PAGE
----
Dark Matters

I’m tired of hearing “it’s a matter of taste.”

Is it? Or is bad taste one of those things — like porn, pain and excess — where you know it when you see it, when you feel it? I’ve been circling this question for years, and each turn is another uncomfortable opportunity to interrogate my certainties. I don’t have many. But in my brief adulthood I have armed myself with a few inflexible convictions on matters humble in scale — e.g. the perfect pizza temperature, the ideal noodle doneness, the barbarity of certain phrases (looking at you, “as well as.”)

Confronted with opposition in these matters, I can be fierce and unrelenting. So when I learned my uncle planned to make what I deemed to be the inferior version of a favorite noodle recipe, I insisted on a taste test. The dish? Zha jiang mian, like a Chinese bolognese on steroids. You might also encounter the not-for-beginners Korean derivative, Jajangmyeon, which is gooier than the Chinese recipe, often milder and regrettably not part of our experiment.

Today we consider two dark sauces. The essential components are the same: fatty pork, fermented bean paste and ginger. Both are authentic manifestations of a classic recipe, originating in northern China. Both are aggressively flavorful. Neither can safely be enjoyed whilst wearing pastels. Only one can be better. Which?

On the right is the version originating from Beijing. This is the sauce in its most intensely savory incarnation, using a combination of ultra-salty Chinese yellow soybean paste (huang jiang) and mellower, darker sweet bean sauce (tian mian jiang). On the left, we have the sauce in the Tianjin style, which is pretty much identical with one very important exception: no yellow soybean paste. Here, the exclusive use of sweet bean sauce results in a more visually striking dish that hits much harder on the sweet notes.

Which some people like. But not me. Or at least I didn’t think so. True to form, I found the Tianjin style too sweet and the base flavor too mild — especially in combination with such assertive ginger. But I was surprised to find that the Beijing style felt unbalanced in the other direction — too forceful, too harsh, too uncomplicatedly salty. Combining them both in one bowl made me (and I think my noodles) happiest. Perhaps my tastes are changing. In this matter, I suppose I concede.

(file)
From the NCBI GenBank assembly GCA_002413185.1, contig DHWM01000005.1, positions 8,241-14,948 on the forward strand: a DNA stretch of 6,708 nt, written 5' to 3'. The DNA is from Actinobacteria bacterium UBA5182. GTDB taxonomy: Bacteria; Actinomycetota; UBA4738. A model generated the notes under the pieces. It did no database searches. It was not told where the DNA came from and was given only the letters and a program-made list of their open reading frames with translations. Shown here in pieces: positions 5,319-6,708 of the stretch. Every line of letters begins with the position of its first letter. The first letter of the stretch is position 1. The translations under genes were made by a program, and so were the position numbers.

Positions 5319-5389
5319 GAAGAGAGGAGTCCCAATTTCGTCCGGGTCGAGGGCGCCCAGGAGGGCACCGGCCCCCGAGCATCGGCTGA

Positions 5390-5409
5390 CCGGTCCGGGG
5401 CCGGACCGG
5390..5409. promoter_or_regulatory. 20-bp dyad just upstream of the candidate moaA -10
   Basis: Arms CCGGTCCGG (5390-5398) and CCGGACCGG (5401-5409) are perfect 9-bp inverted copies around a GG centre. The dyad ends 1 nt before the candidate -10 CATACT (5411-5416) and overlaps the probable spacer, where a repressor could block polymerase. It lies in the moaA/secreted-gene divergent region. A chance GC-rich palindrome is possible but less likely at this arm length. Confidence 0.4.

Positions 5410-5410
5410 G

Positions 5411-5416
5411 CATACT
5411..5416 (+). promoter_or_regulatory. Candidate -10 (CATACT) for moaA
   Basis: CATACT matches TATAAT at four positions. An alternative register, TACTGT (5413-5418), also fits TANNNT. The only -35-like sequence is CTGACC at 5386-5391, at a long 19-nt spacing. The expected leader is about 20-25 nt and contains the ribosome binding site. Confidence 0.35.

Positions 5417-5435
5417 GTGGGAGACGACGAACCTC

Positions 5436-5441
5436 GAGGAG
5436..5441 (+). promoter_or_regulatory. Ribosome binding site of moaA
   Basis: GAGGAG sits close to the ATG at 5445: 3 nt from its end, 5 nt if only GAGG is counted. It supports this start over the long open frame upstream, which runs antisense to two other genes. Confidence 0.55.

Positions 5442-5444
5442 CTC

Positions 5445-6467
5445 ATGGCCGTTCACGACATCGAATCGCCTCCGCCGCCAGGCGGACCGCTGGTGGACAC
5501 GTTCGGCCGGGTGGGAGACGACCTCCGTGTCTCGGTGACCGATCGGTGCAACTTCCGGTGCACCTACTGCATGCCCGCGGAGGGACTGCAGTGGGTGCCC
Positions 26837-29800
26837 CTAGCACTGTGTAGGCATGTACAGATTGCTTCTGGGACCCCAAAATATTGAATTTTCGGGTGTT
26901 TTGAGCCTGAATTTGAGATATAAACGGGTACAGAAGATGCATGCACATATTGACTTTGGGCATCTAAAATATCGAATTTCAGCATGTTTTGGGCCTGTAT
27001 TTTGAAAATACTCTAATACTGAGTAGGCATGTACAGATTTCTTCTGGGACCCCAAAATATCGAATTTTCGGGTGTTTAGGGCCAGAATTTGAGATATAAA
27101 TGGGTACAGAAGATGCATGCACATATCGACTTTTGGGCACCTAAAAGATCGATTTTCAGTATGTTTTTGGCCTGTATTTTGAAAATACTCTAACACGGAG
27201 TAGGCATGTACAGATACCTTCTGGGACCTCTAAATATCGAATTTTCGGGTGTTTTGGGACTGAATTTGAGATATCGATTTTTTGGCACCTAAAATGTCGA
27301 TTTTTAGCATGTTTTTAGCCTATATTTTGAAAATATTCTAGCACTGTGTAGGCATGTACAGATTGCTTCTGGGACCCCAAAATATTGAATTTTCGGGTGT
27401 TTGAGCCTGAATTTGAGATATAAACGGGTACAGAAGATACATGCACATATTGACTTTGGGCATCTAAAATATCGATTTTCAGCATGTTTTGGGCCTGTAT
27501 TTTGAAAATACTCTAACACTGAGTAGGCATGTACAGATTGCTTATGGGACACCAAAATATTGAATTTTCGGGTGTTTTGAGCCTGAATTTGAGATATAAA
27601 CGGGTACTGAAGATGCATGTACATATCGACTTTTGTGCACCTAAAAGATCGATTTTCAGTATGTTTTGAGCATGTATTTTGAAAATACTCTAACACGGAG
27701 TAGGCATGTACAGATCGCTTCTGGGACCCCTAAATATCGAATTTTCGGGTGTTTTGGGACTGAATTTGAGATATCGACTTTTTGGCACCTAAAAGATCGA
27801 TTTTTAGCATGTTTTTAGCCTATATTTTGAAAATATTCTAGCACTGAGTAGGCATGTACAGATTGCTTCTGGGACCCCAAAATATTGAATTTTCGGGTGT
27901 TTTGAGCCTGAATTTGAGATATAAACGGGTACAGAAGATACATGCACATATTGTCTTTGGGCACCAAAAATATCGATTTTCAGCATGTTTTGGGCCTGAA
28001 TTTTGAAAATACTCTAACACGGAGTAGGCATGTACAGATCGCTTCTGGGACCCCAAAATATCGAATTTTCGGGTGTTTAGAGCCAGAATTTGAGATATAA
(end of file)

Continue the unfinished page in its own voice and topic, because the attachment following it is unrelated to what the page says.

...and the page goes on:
Beijing-Style Zha Jiang Mian (Huang Jiang)

Ingredients:

– 16 oz. fresh wheat noodles noodles
– 1 1b. pork shoulder or pork belly, ground or finely chopped
– 3 tbsp. Chinese soybean paste (huang jiang)
– 2 tbsp. Chinese sweet bean sauce (tian mian jiang)
– 2 tbsp. finely julienned ginger
– 2 tbsp. finely julienned scallions
– 3 tbsp. Chinese wine or cooking sherry (Shaoxing wine)
– 1-2 tbsp. vegetable or canola oil (more oil for less fatty pork)
– 1/4 cup water

Toppings (as desired):
– Julienned English or Persian cucumbers
– Julienned carrots
– Soy bean sprouts
– Chinkiang black rice vinegar
– Spicy chili oil
– Garlic

Directions:

Heat the oil in a hot wok over medium heat. Add the pork and cook for 5-10 minutes, stirring frequently, until most of the fat is rendered and the meat begins to brown.

In a bowl, combine the Chinese soybean paste and Chinese sweet bean sauce.

Remove the pork from the wok, leaving the rendered fat. Add the mixed sauce and stir-fry until fragrant, about 1 minute. Add the ginger, scallions and Shaoxing wine. Stir and cook for 30 seconds. Return pork to the wok. Combine with the mixed sauce and cook another minute. Pour in 1/4 cup of water, and cook another 3 minutes until sauce reaches desired consistency. Adjust water and seasoning as needed with salt and sugar. Remember the sauce should be on the strong side, since it will be added to noodles.

Meanwhile, bring a medium pot of salted water to a boil. Add fresh noodles; cook 4 minutes or until firm and cooked through. Using chopsticks or tongs, split the noodles between four bowls. Add 1-2 spoonfuls of pork sauce to each bowl, garnishing to taste with julienned vegetables, chili oil, garlic and vinegar. This gets messy – try not to feed the dog.

Tianjin-Style Zha Jiang Mian (Tian Mian Jiang)

Ingredients:
– 16 oz. fresh wheat noodles noodles
– 1 1b. pork shoulder or pork belly, ground or finely chopped
– 5-6 tbsp. Chinese sweet bean sauce (tian mian jiang)
– 2 tbsp. finely julienned ginger
– 2 tbsp. finely julienned scallions
– 4 tbsp. Chinese wine or cooking sherry (Shaoxing wine)
– 1-2 tbsp. vegetable or canola oil (more oil for less fatty pork)

Toppings (as desired):
– Julienned English or Persian cucumbers
– Julienned carrots
– Soy bean sprouts
– Chinkiang black rice vinegar

Directions:

Heat the oil in a hot wok over medium heat. Add the ginger and scallions and cook until fragrant, about 30 seconds. Add the pork and cook for 5-10 minutes, stirring frequently, until the meat is browned. Add Chinese sweet bean sauce, combine and cook for 2 minutes. Add the cooking wine and cook, stirring, for another 2-3 minutes until sauce thickens. Add scallions, cook another 30 seconds, and transfer sauce into a bowl or set aside.

Meanwhile, bring a medium pot of salted water to a boil. Add noodles; cook 3-4 minutes or until firm and cooked through. Using chopsticks or tongs, split the noodles between four bowls. Add 2 spoonfuls of pork sauce to each bowl, garnishing to taste with julienned vegetables and vinegar.

One thought on “Dark Matters

Leave a Reply

Fill in your details below or click an icon to log in:

WordPress.com Logo

You are commenting using your WordPress.com account. Log Out /  Change )

Google+ photo

You are commenting using your Google+ account. Log Out /  Change )

Twitter picture

You are commenting using your Twitter account. Log Out /  Change )

Facebook photo

You are commenting using your Facebook account. Log Out /  Change )

Connecting to %s